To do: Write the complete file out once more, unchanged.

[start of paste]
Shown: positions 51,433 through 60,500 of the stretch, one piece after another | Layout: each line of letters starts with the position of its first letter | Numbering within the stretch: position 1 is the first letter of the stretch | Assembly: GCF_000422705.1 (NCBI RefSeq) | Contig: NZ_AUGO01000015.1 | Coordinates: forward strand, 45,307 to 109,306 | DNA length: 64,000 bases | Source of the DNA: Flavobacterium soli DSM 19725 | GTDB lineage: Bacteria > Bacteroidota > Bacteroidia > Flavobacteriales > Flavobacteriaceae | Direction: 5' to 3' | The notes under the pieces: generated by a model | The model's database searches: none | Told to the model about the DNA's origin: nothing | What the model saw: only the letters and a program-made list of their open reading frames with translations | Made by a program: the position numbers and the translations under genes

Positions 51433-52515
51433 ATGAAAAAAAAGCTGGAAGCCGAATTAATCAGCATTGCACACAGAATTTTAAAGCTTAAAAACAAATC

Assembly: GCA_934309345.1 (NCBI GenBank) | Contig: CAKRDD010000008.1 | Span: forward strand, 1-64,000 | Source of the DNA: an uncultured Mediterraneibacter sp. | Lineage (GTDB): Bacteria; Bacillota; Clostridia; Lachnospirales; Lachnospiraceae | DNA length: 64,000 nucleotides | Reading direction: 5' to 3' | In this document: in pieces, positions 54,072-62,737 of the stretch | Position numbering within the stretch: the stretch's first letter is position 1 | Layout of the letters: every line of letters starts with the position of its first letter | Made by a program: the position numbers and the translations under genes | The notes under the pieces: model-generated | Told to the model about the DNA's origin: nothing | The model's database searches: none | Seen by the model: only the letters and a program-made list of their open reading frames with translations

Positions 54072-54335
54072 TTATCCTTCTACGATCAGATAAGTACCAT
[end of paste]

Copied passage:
Shown: positions 51,433 through 60,500 of the stretch, one piece after another | Layout: each line of letters starts with the position of its first letter | Numbering within the stretch: position 1 is the first letter of the stretch | Assembly: GCF_000422705.1 (NCBI RefSeq) | Contig: NZ_AUGO01000015.1 | Coordinates: forward strand, 45,307 to 109,306 | DNA length: 64,000 bases | Source of the DNA: Flavobacterium soli DSM 19725 | GTDB lineage: Bacteria > Bacteroidota > Bacteroidia > Flavobacteriales > Flavobacteriaceae | Direction: 5' to 3' | The notes under the pieces: generated by a model | The model's database searches: none | Told to the model about the DNA's origin: nothing | What the model saw: only the letters and a program-made list of their open reading frames with translations | Made by a program: the position numbers and the translations under genes

Positions 51433-52515
51433 ATGAAAAAAAAGCTGGAAGCCGAATTAATCAGCATTGCACACAGAATTTTAAAGCTTAAAAACAAATC

Assembly: GCA_934309345.1 (NCBI GenBank) | Contig: CAKRDD010000008.1 | Span: forward strand, 1-64,000 | Source of the DNA: an uncultured Mediterraneibacter sp. | Lineage (GTDB): Bacteria; Bacillota; Clostridia; Lachnospirales; Lachnospiraceae | DNA length: 64,000 nucleotides | Reading direction: 5' to 3' | In this document: in pieces, positions 54,072-62,737 of the stretch | Position numbering within the stretch: the stretch's first letter is position 1 | Layout of the letters: every line of letters starts with the position of its first letter | Made by a program: the position numbers and the translations under genes | The notes under the pieces: model-generated | Told to the model about the DNA's origin: nothing | The model's database searches: none | Seen by the model: only the letters and a program-made list of their open reading frames with translations

Positions 54072-54335
54072 TTATCCTTCTACGATCAGATAAGTACCAT